According to Broadband Communities: Building a Fiber Connected World (2022), while “all new technologies are designed with the goal of improving lives”, fiber-fueled internet has had the greatest technological impact on society by helping create jobs, improving health care, and bettering educational access for students. Kish (2022), claims that “fiber-based broadband helps communities grow and thrive as part of the digital economy” by providing all people with fast, affordable, accessible and functional internet, every moment of every day, no matter where they are.  

Hotwire Communications created the Empowering Communities Foundation with a mission to provide broadband internet services and digital literacy resources to underserved communities. The Empowering Communities Foundation goes beyond merely advocating for broadband access, but has taken strides towards bridging the growing digital divide globally. Whether the divide is driven by long-standing equities or emerging global crises, such as the COVID-19 pandemic, Hotwire Communications has started taking action to ensure that all people have access to the internet.  

The Empowering Communities Foundation, with help from The Home Page program, has donated thousands of laptops to families, supporting over 2,100 students across the world, while also providing a plethora of underserved communities with Wi-Fi infrastructures and fully-maintained networks. Hotwire Communications has partnered with numerous companies and programs to reach more individuals in need of broadband access: 

  •  The Empowering Communities Foundation supplied the entire Ghetto Youth Foundation in Trenchtown facility in Trenchtown, Jamaica with 40 laptops, along with a direct data connection to provide the community center with high-speed internet access.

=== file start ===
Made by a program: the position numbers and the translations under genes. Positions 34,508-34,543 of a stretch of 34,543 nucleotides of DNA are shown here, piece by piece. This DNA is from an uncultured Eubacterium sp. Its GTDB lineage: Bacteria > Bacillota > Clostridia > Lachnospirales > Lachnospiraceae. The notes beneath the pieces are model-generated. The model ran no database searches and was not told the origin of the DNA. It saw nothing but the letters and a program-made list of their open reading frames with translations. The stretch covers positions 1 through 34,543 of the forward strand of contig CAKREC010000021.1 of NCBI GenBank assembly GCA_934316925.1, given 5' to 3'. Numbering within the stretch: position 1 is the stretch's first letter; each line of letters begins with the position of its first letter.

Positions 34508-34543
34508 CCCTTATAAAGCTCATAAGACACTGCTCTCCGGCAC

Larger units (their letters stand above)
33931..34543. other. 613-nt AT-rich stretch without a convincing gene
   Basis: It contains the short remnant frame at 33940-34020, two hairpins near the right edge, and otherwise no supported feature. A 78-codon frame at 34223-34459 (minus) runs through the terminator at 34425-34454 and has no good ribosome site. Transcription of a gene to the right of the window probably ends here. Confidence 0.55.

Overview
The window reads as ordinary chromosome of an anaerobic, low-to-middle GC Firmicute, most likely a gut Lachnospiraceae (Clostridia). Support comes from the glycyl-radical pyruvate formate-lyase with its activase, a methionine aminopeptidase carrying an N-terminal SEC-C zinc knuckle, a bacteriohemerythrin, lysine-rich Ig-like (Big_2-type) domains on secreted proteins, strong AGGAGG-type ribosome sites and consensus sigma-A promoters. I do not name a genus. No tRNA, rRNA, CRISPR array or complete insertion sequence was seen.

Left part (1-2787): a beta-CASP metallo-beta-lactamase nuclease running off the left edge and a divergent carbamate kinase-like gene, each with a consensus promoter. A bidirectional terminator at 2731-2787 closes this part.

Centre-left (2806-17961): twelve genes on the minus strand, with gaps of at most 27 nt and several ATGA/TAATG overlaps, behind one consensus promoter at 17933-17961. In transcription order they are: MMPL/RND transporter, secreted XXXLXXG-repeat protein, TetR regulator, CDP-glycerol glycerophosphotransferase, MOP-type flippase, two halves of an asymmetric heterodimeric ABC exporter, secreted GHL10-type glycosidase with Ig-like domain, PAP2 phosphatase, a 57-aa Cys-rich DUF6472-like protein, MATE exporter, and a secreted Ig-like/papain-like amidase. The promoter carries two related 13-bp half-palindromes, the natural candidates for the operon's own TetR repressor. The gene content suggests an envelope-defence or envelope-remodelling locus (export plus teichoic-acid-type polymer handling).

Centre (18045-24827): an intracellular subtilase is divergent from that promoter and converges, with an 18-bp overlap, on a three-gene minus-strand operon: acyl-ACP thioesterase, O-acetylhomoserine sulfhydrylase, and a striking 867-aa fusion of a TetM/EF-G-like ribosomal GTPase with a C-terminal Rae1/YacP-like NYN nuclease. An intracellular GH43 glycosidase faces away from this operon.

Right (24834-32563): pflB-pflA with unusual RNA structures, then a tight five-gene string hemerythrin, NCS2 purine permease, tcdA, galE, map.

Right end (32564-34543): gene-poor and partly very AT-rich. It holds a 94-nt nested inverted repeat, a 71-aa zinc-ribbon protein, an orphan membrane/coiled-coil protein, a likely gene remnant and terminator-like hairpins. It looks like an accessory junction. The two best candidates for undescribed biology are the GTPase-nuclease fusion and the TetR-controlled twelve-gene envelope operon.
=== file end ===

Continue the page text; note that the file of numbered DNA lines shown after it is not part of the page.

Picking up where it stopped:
• The Empowering Communities Foundation built a 1 Gigabit data connection to The Lotus House, a space dedicated to improving the lives of women, children, and those experiencing homelessness, main facility to provide internet at no cost.  
  • In partnership with Truist Bank, and Dell, The Empowering Communities Foundation enabled students and families to learn, work, and play from home by providing free laptops, internet access, and ongoing technical support communities in Florida, Pennsylvania, and North Carolina. 
  • The Empowering Communities Foundation created “Connection Kits” which provided students and families with headphones, spiral notebooks, pencils and other school essentials stored in backpacks, plus individually-labeled luggage tags for each of the students.  

By communities having access to broadband, community connections at work, in schools, nationally, and globally would soar, positively increasing educational statistics and medical outcomes. The future of internet connectivity requires fiber-optic connections to every home. The digital and technology gap that exists between metropolitan citizens and those who reside in rural areas would dwindle as the number of people who had access to fiber-optic internet grew. The process of installing fiber lines would be a costly, hefty project for the U.S. government to undertake, however the functionality of our society, along with the enhancement of working, learning, and accessing essential services, lies within citizens accessing broadband, specifically a fiber-fueled connection, nationwide.